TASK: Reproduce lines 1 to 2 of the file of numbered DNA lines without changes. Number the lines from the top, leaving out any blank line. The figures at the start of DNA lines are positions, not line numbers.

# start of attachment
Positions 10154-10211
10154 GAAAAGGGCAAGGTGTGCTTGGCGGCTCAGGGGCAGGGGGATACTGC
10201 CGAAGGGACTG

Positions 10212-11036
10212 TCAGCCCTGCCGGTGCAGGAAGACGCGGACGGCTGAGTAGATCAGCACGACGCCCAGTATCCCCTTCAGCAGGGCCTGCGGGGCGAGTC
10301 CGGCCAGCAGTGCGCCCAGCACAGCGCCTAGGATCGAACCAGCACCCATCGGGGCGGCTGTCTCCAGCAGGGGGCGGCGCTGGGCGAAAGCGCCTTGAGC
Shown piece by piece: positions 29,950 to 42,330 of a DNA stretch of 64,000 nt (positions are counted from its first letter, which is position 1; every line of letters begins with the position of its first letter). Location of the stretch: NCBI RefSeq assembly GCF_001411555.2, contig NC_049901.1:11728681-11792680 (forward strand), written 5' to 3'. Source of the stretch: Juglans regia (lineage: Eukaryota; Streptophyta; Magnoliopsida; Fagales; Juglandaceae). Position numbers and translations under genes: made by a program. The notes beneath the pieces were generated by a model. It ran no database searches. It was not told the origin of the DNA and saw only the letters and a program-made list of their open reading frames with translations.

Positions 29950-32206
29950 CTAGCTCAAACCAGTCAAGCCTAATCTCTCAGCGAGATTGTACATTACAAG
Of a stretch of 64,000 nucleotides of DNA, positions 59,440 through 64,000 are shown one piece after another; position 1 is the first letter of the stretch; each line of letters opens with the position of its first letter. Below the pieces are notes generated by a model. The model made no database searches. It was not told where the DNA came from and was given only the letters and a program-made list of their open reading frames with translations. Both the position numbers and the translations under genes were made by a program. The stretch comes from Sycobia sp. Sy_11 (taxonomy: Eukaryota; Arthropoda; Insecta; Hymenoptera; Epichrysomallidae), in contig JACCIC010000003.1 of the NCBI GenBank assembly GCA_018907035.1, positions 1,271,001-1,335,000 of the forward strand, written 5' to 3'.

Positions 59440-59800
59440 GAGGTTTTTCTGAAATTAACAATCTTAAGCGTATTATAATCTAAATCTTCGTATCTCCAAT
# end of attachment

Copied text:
Positions 10154-10211
10154 GAAAAGGGCAAGGTGTGCTTGGCGGCTCAGGGGCAGGGGGATACTGC